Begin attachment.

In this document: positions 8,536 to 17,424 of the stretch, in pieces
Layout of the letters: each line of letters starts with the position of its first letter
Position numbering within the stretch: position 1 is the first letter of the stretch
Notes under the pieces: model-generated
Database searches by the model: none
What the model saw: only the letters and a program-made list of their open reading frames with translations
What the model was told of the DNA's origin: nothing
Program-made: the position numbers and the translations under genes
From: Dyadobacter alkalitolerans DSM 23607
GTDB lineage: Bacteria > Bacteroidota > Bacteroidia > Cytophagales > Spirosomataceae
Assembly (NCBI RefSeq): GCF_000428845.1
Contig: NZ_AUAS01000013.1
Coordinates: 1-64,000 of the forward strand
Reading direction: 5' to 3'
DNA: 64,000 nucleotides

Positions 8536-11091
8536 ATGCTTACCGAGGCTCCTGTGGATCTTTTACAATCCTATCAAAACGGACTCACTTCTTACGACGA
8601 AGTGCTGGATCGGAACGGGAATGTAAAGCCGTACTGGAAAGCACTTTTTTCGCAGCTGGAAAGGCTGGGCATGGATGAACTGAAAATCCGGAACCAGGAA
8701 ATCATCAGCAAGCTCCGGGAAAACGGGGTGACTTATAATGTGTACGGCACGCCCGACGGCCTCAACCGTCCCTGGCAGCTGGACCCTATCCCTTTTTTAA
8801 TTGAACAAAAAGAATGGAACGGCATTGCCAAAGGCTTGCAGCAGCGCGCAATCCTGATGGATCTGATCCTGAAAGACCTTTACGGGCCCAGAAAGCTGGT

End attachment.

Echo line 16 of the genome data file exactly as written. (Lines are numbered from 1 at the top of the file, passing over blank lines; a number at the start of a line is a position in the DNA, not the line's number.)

Positions 8536-11091